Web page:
This Sunday Elder Music column was launched in December of 2008. By May of the following year, one commenter, Peter Tibbles, had added so much knowledge and value to my poor attempts at musical presentations that I asked him to take over the column. He's been here each week ever since delighting us with his astonishing grasp of just about everything musical, his humor and sense of fun. You can read Peter's bio here and find links to all his columns here.
I won’t link to the years as there are too many of them, however, if you’re interested, they consist of nearly half of the columns from 2011. The next logical step is to do songs from various centuries.
My choices today aren’t necessarily indicative of the times; I’ve just chosen something, pretty much at random, from the particular era. Don’t read anything into it.
I’ll work backwards, starting from where we are in the 21st century and this could be difficult as I pretty much stopped listening to new music around about 1975, so this is not as easy as it seems. But I’ll manage somehow as I seem to trip over some interesting performers now and then.
One of the really interesting singers I’ve discovered is MARIAN CALL.
Marian lives in Alaska these days for some reason best known to herself. However, she tours now and then and I imagine it’s to escape the cold. Here she performs It was Good for You Too.
The 20th century is more than a bit problematic, as you can imagine. What single tune could I select?
After a bit of thought, I decided to go for something around about the middle of the century, an artist whose roots lie in the music of the early years but whose style presaged the rest of the century. The one who fits that bill is T-BONE WALKER.
T-Bone could play jazz guitar with the best of them; he was a blues player and his music has distinct rock overtones, years early.
Chuck Berry said he was his main influence and pretty much every rock guitarist, whether they acknowledge it or not, owes a great debt to T-Bone. Not just rock musicians either; jazz and blues guitarists too. Probably some classical ones as well.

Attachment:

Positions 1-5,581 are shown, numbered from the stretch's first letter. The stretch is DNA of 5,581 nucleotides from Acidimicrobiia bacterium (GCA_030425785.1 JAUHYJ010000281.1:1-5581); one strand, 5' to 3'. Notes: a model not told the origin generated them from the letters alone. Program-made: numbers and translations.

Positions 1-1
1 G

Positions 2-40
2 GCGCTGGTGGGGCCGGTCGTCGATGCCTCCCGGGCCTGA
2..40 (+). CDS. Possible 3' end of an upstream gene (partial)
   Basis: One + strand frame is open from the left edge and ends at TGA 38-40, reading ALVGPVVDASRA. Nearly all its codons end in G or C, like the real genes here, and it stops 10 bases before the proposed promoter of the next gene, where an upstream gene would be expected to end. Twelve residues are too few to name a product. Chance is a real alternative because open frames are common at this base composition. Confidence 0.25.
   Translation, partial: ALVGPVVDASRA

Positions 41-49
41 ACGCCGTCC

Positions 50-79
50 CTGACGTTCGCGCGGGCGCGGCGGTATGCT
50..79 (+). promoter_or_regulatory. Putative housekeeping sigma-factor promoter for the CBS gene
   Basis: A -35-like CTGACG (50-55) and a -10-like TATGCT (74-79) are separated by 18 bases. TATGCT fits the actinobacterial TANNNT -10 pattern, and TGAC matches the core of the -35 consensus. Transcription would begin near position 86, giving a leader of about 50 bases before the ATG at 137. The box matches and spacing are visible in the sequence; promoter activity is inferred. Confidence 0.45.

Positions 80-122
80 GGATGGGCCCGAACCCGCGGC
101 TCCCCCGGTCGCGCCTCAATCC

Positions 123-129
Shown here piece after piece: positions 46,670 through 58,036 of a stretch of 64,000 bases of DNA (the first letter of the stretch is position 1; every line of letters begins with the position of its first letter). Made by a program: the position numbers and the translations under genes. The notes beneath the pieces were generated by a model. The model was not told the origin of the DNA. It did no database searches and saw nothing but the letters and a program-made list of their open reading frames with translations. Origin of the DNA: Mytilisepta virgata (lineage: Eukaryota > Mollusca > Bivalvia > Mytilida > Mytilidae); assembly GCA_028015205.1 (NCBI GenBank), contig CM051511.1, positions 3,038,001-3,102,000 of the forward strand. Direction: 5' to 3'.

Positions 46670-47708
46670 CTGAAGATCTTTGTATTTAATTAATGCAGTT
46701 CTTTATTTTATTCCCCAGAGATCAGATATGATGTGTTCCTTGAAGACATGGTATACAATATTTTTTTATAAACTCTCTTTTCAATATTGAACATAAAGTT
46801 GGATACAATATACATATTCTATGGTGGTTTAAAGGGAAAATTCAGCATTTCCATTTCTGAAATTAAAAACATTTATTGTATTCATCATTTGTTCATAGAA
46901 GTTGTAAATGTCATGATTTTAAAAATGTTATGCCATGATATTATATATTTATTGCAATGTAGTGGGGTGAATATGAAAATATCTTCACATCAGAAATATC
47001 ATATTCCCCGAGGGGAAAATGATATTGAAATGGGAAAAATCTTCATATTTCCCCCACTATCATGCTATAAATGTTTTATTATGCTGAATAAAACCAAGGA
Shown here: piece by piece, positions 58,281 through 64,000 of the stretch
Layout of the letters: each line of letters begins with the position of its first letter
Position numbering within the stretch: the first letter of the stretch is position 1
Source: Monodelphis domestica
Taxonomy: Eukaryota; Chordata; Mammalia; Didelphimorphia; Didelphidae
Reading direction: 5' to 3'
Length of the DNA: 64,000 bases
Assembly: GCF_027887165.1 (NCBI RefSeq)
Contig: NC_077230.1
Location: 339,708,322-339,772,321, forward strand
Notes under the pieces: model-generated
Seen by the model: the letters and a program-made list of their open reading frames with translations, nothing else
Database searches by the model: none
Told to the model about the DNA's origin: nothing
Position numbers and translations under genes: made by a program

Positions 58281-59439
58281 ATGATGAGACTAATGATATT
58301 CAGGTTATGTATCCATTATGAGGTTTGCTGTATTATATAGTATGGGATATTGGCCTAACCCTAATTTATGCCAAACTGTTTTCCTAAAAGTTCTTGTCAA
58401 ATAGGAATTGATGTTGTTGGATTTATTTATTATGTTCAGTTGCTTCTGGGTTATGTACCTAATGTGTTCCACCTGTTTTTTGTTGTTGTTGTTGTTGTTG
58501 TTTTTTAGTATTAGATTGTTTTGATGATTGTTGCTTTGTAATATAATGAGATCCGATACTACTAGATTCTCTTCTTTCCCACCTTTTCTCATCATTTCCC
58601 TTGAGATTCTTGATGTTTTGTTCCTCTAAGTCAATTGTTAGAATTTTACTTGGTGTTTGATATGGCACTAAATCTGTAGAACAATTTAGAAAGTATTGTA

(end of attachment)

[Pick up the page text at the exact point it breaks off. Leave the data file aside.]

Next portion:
The track I’ve chosen is I Wish You Were Mine and I think it encapsulates what I want. This is an alternate track to the official one and at the end, T-Bone says that he messed it up.
It sounds all right to me and I prefer it to the officially released version.
The 19th century had too many bombastic composers for my taste. Fortunately, there were others who didn’t follow that trend so I’ll be able to come up with something I like and I hope you’ll like as well.
I originally thought of Scott Joplin, but his best works were from the next century, so he missed out unfortunately.
One composer who was mostly on the other end of the bombastic scale is FRÉDÉRIC CHOPIN or Fryderyk Chopin to give him his Polish birth name.
Fred’s dad was French and he moved to Poland. Fred reversed that trend and spent the second half of his (rather short) life in Paris. He was only 39 when he died; he’d always been a sickly lad.
He was a child prodigy on the piano and most of his compositions involve that instrument, the vast majority for solo piano. This is one of them, the Mazurka, Op. 24, No. 1 in G minor.
The 18th century is certainly my favorite musically, although I sure wouldn’t want to live there or then.
Considering that at the start, there’s J.S. Bach, Vivaldi, Mr Handel and Telemann. Then later there’s Haydn, Mozart, Johann Christian Bach and the young Beethoven towards the end. Lawdy mama, what an array of talent.